Soon open to fully vaccinated Americans: Everything you need to know about traveling to the UK
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On Wednesday afternoon, England made the announcement that many had been waiting on for months. As of Aug. 2 at 4 a.m., fully vaccinated Americans and EU travelers will no longer have to quarantine for 10 days on arrival in England when they are traveling from an “amber” country under the U.K.’s traffic light system.
In other words, England will be open again to American and EU tourists who are fully vaccinated.
But, even with the requirement to self-isolate for American travelers no longer in the way, traveling to England at this time still has some intricacies.
Here’s what you need to know if you plan to travel to England — and the U.K. — right now.
What do I need to visit the UK without quarantine?
If you were fully vaccinated in the U.S. or EU, you will be able to enter the U.K. as of 4 a.m. on Aug. 2 without the need to quarantine for 10 days and submit a COVID-19 PCR test on day eight. Additionally, arrivals from the following non-EU European countries will also get the exemption: Andorra, Iceland, Liechtenstein, Monaco, Norway, San Marino, Switzerland and Vatican City.
Eligible vaccinated passengers must be fully vaccinated and have had their final dose of the vaccine at least 14 days prior to arrival in the U.K. Additionally, the vaccine must be authorized by the Food and Drug Administration — in other words, the Pfizer, Moderna or Johnson & Johnson vaccine — for Americans, the European Medicines Agency for EU arrivals or SwissMedic for Swiss arrivals.
To show proof of your vaccination status, Americans will need their U.S. Centers for Disease Control and Prevention card as well as proof of U.S. residency. A passport should count as proof of your U.S. residency.
What forms and testing do I need to visit the UK?
Since January 2021, the U.K. requires that all arriving passengers have proof of a negative COVID-19 test taken within 72 hours of departure or face a fine of 500 pounds. (Arrivals coming from the Common Travel Area are exempt from this.) Eligible tests include a nucleic acid test (such as a PCR test), LAMP test or an antigen test, such as from a lateral flow device. You will need to show proof of this negative test result either on a printed document or on an email or text message that you can display on your phone.
Additionally, all arriving passengers must have filled out a passenger locator form. The form, which takes about 10 minutes to complete, must be finished before you travel to the U.K.
Lastly, all fully vaccinated American and EU arrivals must have pre-booked a COVID-19 PCR test to take on or before day two of being in the U.K. While you won’t need to quarantine during the time waiting for the test result, you will still need to take the test. As mentioned, the test must be pre-booked prior to traveling to the U.K. through a government-approved provider — you can find the full list of providers here.
How do I order a day two test and how much will it cost?
As mentioned, the day two test must be pre-booked prior to your travel to the U.K. through a government-approved provider. You can order either an at-home, self-swab test or one taken at a health provider’s site.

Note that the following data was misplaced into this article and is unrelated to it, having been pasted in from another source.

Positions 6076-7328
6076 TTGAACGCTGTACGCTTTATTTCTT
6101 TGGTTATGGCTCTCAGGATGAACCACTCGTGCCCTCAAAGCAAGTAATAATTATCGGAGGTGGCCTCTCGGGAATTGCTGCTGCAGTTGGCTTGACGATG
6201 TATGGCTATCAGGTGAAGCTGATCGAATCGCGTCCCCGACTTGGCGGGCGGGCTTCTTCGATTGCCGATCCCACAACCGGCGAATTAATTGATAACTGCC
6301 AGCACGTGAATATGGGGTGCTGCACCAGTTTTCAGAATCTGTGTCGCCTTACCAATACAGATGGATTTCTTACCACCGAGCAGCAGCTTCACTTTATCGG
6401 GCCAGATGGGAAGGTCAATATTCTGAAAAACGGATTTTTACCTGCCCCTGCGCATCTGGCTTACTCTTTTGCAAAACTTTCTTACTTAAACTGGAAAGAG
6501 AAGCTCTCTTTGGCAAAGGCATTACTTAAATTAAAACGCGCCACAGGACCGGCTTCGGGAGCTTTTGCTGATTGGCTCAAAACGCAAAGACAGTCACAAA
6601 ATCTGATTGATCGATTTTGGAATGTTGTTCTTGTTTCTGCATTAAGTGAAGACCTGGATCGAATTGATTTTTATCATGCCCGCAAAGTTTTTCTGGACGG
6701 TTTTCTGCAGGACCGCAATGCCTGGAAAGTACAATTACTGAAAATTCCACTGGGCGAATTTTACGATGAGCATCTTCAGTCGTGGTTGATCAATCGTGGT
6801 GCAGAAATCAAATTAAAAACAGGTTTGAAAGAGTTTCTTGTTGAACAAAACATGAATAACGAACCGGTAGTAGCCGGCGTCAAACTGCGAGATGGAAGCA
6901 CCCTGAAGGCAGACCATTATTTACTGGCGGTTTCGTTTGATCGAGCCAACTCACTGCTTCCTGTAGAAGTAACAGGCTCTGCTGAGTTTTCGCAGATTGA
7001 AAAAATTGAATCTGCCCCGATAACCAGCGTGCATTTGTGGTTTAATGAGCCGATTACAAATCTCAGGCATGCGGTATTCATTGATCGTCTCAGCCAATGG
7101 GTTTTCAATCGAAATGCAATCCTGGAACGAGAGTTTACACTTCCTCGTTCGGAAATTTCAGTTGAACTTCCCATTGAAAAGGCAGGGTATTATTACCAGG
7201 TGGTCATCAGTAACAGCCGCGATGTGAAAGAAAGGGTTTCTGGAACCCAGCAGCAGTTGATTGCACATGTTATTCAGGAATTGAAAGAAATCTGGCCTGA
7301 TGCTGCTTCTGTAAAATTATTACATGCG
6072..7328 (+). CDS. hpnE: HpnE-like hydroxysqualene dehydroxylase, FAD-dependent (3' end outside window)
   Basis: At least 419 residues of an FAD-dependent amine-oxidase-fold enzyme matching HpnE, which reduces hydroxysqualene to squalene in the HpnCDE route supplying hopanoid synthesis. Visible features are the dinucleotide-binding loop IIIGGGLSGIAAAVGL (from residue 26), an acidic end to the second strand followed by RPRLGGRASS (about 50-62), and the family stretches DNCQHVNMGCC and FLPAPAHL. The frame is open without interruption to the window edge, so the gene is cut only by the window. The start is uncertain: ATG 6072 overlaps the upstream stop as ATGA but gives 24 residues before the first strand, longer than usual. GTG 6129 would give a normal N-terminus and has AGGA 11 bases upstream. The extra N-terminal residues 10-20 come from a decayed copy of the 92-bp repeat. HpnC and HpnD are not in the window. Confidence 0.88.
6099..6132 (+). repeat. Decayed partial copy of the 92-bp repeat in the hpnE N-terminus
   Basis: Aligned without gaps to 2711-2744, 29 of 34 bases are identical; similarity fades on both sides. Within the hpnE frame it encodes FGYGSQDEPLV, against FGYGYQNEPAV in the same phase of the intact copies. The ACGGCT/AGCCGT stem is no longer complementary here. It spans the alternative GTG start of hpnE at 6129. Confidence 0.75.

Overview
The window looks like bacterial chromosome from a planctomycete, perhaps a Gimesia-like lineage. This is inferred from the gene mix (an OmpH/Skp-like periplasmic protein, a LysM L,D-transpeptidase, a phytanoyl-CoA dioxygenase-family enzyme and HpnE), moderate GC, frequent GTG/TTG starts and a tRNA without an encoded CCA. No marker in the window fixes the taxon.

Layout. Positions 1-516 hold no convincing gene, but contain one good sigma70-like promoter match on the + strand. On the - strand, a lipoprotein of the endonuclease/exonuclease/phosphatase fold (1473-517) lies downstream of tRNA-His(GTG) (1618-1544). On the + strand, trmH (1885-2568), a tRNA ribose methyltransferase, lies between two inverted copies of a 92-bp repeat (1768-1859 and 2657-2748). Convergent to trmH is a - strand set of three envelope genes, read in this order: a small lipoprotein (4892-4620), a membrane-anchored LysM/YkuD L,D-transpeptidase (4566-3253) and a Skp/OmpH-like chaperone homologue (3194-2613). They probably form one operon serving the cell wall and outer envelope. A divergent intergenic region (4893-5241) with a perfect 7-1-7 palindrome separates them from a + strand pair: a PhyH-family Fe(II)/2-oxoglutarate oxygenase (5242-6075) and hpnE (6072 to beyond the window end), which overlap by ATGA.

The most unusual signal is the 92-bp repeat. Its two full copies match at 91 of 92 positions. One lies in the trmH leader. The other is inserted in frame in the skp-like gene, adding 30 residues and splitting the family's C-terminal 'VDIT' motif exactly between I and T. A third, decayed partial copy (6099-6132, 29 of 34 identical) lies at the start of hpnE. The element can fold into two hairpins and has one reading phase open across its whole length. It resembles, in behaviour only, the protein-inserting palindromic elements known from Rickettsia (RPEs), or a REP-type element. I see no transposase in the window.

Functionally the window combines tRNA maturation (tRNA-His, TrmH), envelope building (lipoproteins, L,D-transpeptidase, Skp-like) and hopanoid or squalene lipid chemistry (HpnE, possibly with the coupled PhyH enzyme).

Note that you are not permitted to order a free COVID-19 PCR test via the U.K.’s National Health Service. Tests used for travel must be purchased by the traveler.
You can expect to pay between 25 and 100 pounds ($35 and $140) for a test. The cost will vary, depending on a number of factors. For example, if you want your results on the same day, you should expect to pay more. Check with your airline to see if it offers a discount on day two testing packages. British Airways, for example, offers a small discount when purchasing your test through its partner providers.
Keep in mind that you will not need to quarantine to wait for the result of the day two test. Instead, you will be free to roam around outside while you await the results. For that reason, it may not be worth paying extra for a same-day test result.
If you elect to opt for an at-home, self-swab test, consult with your hotel to see if it will accept delivery of the test on your behalf.
What happens if my day two test comes back positive?
Within two days of arriving in the U.K., you will have taken the test. If the PCR test result comes back positive, you will be required to undergo a 10-day quarantine at your own expense. You will need to quarantine for 10 days from the day after you took the test.
You will likely need to find an Airbnb or hotel to quarantine in — unless you have family or friends in the U.K. who can host you for your quarantine. If not, this could be a large added expense that should be on the minds of travelers before heading for the U.K. You may want to look into your travel insurance to see if the provider will assist with the quarantine if you test positive.
Are vaccinated Americans allowed in just England or also the rest of the UK?
Wednesday’s announcement came from the U.K.’s transport secretary Grant Shapps and pertained only to England. However, the four devolved nations have largely followed one another in their COVID-19-related travel restrictions: all have a traffic light system with largely the same countries occupying each level.